« Go back

The Politics of the Two Ocean Navy


The Two Ocean Navy policy of 1987 was arguably the boldest shift in force posture made by Australia since the Second World War. In a rare insight into how this came into being, security analyst Serge DeSilva-Ranasinghe interviews Kim Beazley, the policy’s chief architect.

Serge DeSilva-Ranasinghe: To what degree did historical considerations play a role in formulating the Two Ocean Navy policy?

Kim Beazley: Historically, a lot. The focus of British admirals has always been the Indian Ocean. The context that mattered, back in the day, were the lines across the Indian Ocean to the Suez Canal or around South Africa. The American perspective has always been the Pacific but the British perspective has always been the Indian Ocean.

Serge DeSilva-Ranasinghe: Did you have to increase the defence budget to accommodate the Two Ocean Navy?

Kim Beazley: You’d certainly have to reprioritise. In those days, back in the 1980s, our spending on defence was well over two per cent of GDP, so it was a much bigger proportion of the budget. I can actually remember a budget when education spending was behind defence and health spending only just ahead. Things have changed dramatically since then, but it was a big percentage of the budget back in the 1980s. So yes, it was expensive. Stirling was just a forward base, so we had to build accommodation there. We had to build better roads, we had to build a submarine training school, a dive tower; there were a load of things we had to spend on. But actually it was probably cheaper to spend on those things there than to spend in Sydney. Of course Sydney already had an infrastructure but it is not an easy place to sustain a base. It’s an expensive city. You’ve got security issues and you’ve got clashes with civilian use of the waterways. Stirling’s a much more secure base.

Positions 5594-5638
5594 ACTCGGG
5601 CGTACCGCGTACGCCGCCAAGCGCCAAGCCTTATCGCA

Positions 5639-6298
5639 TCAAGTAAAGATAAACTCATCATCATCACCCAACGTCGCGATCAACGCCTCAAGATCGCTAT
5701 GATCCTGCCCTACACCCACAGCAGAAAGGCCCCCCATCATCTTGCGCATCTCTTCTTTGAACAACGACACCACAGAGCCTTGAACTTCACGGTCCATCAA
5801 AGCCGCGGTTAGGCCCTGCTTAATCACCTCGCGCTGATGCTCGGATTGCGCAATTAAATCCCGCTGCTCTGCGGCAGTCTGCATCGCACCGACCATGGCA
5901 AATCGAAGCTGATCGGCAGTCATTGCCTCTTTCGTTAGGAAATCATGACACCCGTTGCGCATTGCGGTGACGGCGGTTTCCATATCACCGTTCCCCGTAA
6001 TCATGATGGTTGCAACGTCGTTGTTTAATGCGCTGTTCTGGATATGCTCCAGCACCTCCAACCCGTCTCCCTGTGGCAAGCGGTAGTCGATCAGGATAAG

Serge DeSilva-Ranasinghe: Do you think that the Two Ocean Navy has resulted in the original outcomes you envisaged back in the 1980s?

Kim Beazley: Absolutely. [HMAS Stirling is] a much more effective location for the deployment of submarines and I think it would be likewise for surface vessels. It was tectonic, but the strategic argument was so overwhelming that the personal arguments and sadnesses, you could see that they understood that they couldn’t hold sway. If you’re going to defend the country, you have to do things differently. Almost as tectonic as that was shifting the Army to Darwin. No matter what complaints you might have had about whether your spouse could find work in Western Australia and that sort of thing, that was a much greater consideration with Darwin because it’s a much smaller place. Perth was a modestly sizable city then and it’s quite a sizeable city now at 1.8 million people. You could at least see the sort of lifestyle that folks would want was more or less available in Western Australia, but was not at all available in Darwin.

Serge DeSilva-Ranasinghe: How relevant do you think the Two Ocean Navy is today, with the nature of homeland security and non-state aggression?